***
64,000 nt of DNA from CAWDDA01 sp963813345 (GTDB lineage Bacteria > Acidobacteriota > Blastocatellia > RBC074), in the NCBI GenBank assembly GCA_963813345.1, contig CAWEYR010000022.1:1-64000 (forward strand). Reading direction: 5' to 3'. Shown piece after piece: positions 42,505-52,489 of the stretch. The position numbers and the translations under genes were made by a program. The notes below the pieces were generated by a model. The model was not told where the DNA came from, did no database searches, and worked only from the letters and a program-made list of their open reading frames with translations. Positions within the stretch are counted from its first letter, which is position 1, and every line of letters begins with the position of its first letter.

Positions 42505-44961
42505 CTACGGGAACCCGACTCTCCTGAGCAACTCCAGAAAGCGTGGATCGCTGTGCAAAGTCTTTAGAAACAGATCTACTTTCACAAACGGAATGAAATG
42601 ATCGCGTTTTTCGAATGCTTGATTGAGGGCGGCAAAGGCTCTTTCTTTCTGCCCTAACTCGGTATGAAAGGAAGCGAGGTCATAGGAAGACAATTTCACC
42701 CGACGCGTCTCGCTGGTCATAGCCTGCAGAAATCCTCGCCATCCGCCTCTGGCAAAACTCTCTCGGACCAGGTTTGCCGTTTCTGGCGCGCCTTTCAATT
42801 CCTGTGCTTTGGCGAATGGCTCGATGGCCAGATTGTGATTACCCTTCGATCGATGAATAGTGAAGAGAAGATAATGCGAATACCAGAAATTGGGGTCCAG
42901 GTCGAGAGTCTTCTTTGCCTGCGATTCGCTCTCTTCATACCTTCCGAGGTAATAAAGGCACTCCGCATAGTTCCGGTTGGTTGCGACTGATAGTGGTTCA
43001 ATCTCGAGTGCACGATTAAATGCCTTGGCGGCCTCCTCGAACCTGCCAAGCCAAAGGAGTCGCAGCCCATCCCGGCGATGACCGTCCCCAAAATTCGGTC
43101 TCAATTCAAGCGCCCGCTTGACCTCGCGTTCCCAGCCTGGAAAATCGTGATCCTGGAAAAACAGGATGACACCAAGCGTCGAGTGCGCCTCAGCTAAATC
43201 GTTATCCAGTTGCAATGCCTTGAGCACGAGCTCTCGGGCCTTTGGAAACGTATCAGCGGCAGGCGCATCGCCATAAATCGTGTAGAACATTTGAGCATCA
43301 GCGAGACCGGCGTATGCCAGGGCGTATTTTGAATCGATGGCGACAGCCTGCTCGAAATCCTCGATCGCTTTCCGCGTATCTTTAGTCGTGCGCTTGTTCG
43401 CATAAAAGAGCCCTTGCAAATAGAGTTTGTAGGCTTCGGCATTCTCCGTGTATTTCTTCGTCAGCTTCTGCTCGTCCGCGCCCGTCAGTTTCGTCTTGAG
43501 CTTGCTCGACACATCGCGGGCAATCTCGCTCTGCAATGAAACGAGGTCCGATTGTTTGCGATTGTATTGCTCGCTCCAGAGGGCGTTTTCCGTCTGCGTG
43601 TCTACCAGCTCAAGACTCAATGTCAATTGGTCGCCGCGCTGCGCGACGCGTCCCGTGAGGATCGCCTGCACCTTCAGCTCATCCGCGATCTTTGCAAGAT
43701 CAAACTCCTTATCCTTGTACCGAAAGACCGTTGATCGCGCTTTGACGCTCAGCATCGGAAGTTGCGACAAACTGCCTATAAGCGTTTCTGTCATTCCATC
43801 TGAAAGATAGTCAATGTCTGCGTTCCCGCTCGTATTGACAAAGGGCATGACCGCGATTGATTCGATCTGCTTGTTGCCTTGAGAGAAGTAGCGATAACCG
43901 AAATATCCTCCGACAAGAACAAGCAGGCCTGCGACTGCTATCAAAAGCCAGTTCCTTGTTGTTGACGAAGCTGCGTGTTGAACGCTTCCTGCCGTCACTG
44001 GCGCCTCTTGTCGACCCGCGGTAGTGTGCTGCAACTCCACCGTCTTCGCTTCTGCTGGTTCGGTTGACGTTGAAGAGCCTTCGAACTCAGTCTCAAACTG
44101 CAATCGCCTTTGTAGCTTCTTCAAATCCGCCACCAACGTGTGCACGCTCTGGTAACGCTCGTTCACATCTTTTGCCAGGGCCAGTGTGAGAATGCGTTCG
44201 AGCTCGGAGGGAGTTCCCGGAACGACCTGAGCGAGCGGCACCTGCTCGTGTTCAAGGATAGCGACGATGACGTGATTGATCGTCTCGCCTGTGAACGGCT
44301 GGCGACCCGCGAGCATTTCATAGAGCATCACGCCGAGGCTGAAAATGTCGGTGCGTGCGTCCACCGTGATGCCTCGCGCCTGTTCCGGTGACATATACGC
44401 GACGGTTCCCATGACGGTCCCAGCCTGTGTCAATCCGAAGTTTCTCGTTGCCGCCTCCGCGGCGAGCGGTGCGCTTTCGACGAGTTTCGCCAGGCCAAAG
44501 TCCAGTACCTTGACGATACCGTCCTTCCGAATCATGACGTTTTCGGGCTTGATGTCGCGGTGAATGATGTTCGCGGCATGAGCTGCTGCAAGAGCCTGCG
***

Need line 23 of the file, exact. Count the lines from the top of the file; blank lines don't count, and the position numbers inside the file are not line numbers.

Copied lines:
44501 TCCAGTACCTTGACGATACCGTCCTTCCGAATCATGACGTTTTCGGGCTTGATGTCGCGGTGAATGATGTTCGCGGCATGAGCTGCTGCAAGAGCCTGCG